Lucid Motors is one of the hottest electric vehicle (EV) start-ups that is coming to the public markets this year, recently announcing that it will be merging with Churchill Capital IV (CCIV), a special-purpose acquisition company (SPAC). Electric pickup truck and SUV maker Rivian is reportedly planning to go public in 2021, although it is said to be opting for a traditional IPO instead of the SPAC route. EV stocks have been booming in recent months on hopes that the Biden administration will pursue policies to promote EV adoption.
As the most prominent pure-play EV maker, there will always be inevitable comparisons to Tesla (TSLA -2.76%). That's especially true for Lucid, since the company was founded and is currently managed by former Tesla executives, and the new entrant is also pursuing many of the same go-to-market strategies. Lucid CEO Peter Rawlinson has framed competition in the EV market as a technology race. Here are three major technology advantages that Lucid claims it will have over Tesla.
One standout feature of the forthcoming Lucid Air sedan is planned support for bi-directional charging, which will facilitate vehicle-to-vehicle (V2V) charging and vehicle-to-grid (V2G) charging.
Typically, when an EV runs out of juice, you have to tow it to the nearest charger since there isn't a practical way to bring energy to the car. Unlike a plastic gas canister, EV batteries often weigh around 1,000 pounds. Being able to charge an EV off another EV can potentially offer a more convenient solution in an emergency situation.
Speaking of emergency situations, the recent winter storms that battered Texas have reminded everyone of how critical it is to have access to electricity. While many of the issues that plagued the Lone Star State's electric grid are unique to Texas, the crisis underscored another possible use case of having an enormous EV battery sitting in your garage.
During a power outage, a Lucid Air owner will soon be able to power their entire home using the vehicle's high-voltage battery pack. The feature is facilitated by a proprietary technology that Lucid calls a Wunderbox, the onboard charging unit.
It's worth noting that Tesla vehicles are technically capable of this -- hackers and tinkerers have hooked up Teslas to power a home -- but that the company has chosen not to officially support it for whatever reason. In fact, using a Tesla as a stationary power source will explicitly void the vehicle's warranty. Maybe Tesla just prefers that people separately buy Powerwalls instead.
Few areas are as critical to an EV as efficiency, usually measured either by watt hours per mile (Wh/mi) or miles per kilowatt hour (mi/kWh). Everything from charging speed to estimated range hinges on this critical metric. The greater the efficiency, the longer range the vehicle will have and the more miles that it can add while charging.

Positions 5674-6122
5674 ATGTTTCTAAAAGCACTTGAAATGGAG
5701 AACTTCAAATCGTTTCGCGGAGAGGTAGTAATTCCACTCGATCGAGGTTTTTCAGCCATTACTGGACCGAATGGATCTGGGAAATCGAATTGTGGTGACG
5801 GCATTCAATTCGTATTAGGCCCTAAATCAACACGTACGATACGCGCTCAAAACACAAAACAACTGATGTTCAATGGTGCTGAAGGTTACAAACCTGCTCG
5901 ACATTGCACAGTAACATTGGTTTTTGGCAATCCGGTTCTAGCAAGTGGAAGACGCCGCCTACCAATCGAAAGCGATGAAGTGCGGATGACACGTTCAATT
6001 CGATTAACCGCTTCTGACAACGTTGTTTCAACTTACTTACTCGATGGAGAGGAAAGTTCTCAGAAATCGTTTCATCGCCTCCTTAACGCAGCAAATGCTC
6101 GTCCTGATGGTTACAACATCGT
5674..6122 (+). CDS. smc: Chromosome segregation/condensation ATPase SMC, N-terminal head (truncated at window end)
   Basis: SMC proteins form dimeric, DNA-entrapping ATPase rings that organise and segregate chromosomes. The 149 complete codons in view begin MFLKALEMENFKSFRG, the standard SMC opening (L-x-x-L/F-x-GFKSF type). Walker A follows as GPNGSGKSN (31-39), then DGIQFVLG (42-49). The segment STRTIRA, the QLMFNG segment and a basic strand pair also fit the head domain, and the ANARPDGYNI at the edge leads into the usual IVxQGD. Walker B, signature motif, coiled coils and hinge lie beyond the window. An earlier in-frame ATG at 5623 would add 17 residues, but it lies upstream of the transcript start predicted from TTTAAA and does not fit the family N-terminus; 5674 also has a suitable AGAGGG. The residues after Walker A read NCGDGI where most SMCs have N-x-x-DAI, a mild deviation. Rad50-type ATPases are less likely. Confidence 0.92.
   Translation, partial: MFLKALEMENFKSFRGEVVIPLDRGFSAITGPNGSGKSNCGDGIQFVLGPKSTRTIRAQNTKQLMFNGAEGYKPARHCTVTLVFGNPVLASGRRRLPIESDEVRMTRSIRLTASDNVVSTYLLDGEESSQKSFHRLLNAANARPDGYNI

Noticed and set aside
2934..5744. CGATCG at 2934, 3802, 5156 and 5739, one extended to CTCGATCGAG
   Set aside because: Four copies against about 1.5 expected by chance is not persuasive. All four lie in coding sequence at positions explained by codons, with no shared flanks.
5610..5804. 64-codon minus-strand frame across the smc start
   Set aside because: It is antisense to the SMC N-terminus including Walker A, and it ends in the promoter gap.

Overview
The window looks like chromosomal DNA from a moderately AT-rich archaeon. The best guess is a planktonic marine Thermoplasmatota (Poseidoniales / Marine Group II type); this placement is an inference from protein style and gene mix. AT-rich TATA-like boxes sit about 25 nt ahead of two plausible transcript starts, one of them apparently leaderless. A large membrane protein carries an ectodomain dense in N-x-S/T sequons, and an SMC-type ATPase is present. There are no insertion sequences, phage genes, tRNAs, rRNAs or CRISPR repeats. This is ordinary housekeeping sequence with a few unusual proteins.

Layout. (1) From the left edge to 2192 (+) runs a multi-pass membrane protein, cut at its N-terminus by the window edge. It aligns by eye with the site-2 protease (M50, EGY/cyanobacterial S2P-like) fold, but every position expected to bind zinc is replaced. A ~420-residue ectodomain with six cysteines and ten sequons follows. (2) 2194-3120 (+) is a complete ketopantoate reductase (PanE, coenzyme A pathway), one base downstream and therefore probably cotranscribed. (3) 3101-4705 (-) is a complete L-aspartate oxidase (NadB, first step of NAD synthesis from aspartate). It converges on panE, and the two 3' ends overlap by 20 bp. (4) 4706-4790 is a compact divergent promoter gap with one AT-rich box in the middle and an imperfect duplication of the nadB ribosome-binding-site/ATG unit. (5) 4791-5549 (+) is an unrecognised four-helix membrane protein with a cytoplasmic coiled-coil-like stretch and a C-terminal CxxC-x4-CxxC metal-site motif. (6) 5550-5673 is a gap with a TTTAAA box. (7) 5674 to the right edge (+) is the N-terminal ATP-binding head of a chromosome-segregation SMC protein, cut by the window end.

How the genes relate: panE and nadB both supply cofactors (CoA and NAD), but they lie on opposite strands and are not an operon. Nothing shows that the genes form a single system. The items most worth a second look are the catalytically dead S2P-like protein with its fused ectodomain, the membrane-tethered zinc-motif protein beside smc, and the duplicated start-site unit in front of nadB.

Rawlinson has noted that consumers really just care about the functionality of how much range they can add over some unit of time, not how many kWh they are putting into their car. Lucid says that the Air can achieve over 4.5 mi/kWh, compared to around 4 mi/kWh for the Tesla Model S. Other rivals are below 3 mi/kWh.
Additionally, higher efficiency allows an EV to travel a specific range with a smaller battery pack. With battery packs being the most expensive component of any EV by far, reducing the size of the pack needed paves the way for a lower price tag for the EV itself over time.
A smaller, more powerful drive unit
Lucid has also made impressive progress in miniaturizing its drive unit, which consists of a permanent magnet motor, the power inverter, and a transmission. In doing so, the company claims to have a dramatically higher power-to-weight ratio, as measured by horsepower per kilogram (hp/kg). At 9 hp/kg, the Air's drive unit is far higher than rivals that are closer to a ratio of 3.
Anyone who is familiar with a Tesla drive unit may recognize that the 3.2 hp/kg in the chart above represents the dominant EV leader, while the 3.1 hp/kg unit appears to be General Motors' Chevy Bolt. Having a higher power-to-weight ratio also contributes to greater efficiency, while allowing Lucid to make more room for other components or a more spacious passenger compartment.
Lucid's EV technology is undeniably impressive, but it will still need to prove that it can deliver these types of results in real-world environments. Of course, Tesla has its fair share of advantages, too, such as a Supercharger network that is the most convenient and intuitive among all charging networks, the strongest pure-play EV brand that commands an intensely loyal customer base, and a meme enthusiast CEO that can command the entire world's attention with a tweet.
More importantly, these comparisons aren't to say that Lucid is superior to Tesla overall -- I've been a Tesla investor for over a decade and have owned multiple Teslas. Rather, it's more about ongoing innovation of EV technology versus internal combustion engine (ICE) technology, and competition among EV specialists will be the most powerful driver of innovation. To the extent that Lucid spurs Tesla to push the envelope even further, the more the two companies can accelerate adoption of EVs more broadly.